Teaching Your Kid About Winter Life Skills

Teaching Your Kid About Winter Life Skills

Winter is a season dreaded by many with fewer looking forward to it. After a long hot summer, it's hard to accept that winter may be around the corner. The first sign of winter’s approach isn’t the lower temperatures, but usually, the Christmas decorations and snowblower displays at your local retailer.

It's also the time of the year for holidays, families and friends get together for celebrations, cleaning up gardens, raking up leaves, and waiting until the last minute to pack up those summer clothes. Winter can be fun, but there are some skills you can teach your kid early on for added responsibility and overall safety.

Some things to learn:

  •  Shoveling snow.

  •  Dressing for the cold weather.

  •  What to do if the power goes out.

Winter can be fun. In fact, it can be a blast, but making sure your kids and the rest of the family are in top readiness will make the season a little smoother to get through. 

Shoveling Snow

Not precisely winter survival, but it needs to be done. While you probably won’t make your kid do this on their own, working with them until they can help build a stronger bond between you both and add some responsibility to their day. Just make sure you both are appropriately dressed as the cold can set in real fast.

Dressing for the cold weather

Part of dressing for the winter season involves some durable, long johns for boys. They fit snug, retain heat, wick away sweat, and are overall a fantastic product. They make the best base layer and allow freedom of movement and are suitable for any sort of winter activity whether work or play. 

While boys' thermals are great, add in a second layer for insulation. This can be a fleece or a good hoodie. Top that off with a water and windproof jacket and you’re almost ready to tackle the cold weather. Keep your kid’s head and ears covered as they will lose more body heat this way and reduce the chances of frostbite. Make sure they wear mittens or gloves and waterproof boots that are insulated will help protect the hands and feet.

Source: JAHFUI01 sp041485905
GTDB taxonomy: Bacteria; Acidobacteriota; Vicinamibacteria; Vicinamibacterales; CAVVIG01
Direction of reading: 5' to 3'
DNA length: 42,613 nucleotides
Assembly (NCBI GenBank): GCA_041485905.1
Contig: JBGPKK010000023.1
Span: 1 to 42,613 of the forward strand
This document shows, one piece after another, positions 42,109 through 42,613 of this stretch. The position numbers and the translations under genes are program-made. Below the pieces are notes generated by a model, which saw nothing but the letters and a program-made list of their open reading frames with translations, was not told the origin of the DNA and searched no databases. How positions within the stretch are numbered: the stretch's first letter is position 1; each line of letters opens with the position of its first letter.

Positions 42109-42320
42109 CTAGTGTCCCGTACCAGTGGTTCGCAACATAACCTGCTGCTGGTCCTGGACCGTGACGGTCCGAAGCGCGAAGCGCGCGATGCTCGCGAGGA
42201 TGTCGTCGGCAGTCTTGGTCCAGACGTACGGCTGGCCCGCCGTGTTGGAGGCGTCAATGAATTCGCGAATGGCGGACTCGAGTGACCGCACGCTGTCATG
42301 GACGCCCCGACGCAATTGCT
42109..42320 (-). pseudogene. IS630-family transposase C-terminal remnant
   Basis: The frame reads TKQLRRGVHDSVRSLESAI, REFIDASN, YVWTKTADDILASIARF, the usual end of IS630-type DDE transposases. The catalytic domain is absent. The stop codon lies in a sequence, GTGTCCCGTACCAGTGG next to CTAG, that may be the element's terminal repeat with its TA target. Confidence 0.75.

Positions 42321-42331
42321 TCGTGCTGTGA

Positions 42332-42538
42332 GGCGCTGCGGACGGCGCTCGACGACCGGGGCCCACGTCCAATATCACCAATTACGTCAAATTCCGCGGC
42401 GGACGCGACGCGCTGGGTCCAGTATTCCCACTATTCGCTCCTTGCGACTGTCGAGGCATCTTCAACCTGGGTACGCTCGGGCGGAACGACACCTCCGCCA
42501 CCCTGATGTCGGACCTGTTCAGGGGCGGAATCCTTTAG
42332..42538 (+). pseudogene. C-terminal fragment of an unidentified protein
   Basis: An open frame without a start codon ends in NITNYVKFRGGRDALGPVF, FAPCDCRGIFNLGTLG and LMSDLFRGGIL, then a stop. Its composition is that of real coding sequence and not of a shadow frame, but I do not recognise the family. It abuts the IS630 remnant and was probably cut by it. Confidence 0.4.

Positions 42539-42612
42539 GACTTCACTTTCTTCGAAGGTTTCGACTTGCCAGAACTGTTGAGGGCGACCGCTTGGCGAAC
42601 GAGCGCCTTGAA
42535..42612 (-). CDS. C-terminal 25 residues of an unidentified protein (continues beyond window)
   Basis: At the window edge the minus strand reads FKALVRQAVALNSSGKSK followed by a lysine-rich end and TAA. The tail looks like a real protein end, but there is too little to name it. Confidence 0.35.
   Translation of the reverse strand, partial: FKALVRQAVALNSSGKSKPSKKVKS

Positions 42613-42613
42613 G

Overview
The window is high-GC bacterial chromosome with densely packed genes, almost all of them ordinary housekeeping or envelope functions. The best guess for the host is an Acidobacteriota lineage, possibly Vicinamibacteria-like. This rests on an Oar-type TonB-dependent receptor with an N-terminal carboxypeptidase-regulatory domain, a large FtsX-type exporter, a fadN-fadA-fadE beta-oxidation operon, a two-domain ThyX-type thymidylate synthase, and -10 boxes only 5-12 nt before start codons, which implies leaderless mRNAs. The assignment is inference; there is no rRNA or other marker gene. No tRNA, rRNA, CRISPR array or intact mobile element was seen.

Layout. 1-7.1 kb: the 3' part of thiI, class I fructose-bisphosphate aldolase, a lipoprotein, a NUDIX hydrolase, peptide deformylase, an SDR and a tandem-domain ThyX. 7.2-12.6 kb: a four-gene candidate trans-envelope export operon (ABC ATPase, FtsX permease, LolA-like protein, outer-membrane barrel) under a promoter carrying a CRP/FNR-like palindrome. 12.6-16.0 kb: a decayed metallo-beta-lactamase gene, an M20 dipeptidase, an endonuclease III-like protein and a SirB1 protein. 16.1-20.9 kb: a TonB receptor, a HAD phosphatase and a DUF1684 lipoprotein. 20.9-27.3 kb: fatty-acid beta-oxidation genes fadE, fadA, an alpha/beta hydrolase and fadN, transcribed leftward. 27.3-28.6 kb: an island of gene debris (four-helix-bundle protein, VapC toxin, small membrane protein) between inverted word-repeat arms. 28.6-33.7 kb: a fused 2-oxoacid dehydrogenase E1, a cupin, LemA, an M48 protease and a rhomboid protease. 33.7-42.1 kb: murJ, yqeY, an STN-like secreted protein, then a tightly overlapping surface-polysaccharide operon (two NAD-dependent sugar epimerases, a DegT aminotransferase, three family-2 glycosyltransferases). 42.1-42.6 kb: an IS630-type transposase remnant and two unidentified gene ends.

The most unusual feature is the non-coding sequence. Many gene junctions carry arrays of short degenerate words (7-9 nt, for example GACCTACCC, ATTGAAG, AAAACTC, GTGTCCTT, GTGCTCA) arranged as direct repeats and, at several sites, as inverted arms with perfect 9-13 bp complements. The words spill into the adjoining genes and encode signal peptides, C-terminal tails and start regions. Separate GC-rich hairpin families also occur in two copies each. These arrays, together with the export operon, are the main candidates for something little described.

What to do if the power goes out

Sometimes a winter storm will knock out the power. While the energy company will work diligently to restore power, sometimes the power outage may last longer than what’s comfortable. To make your kids comfortable, have them put on their long johns for boys. Boys' thermals will help keep them warm as your home’s temperature drops. If you have an emergency survival kit, show them how to use it and also where all the extra blankets are. 

Teaching your kid valuable winter life skills is an essential part of growing up. From shoveling snow to power outages, they need to know how to handle a lot of these situations. While serious, you can still make it fun and exciting, which will help alleviate any potential boredom due to a lack of power.

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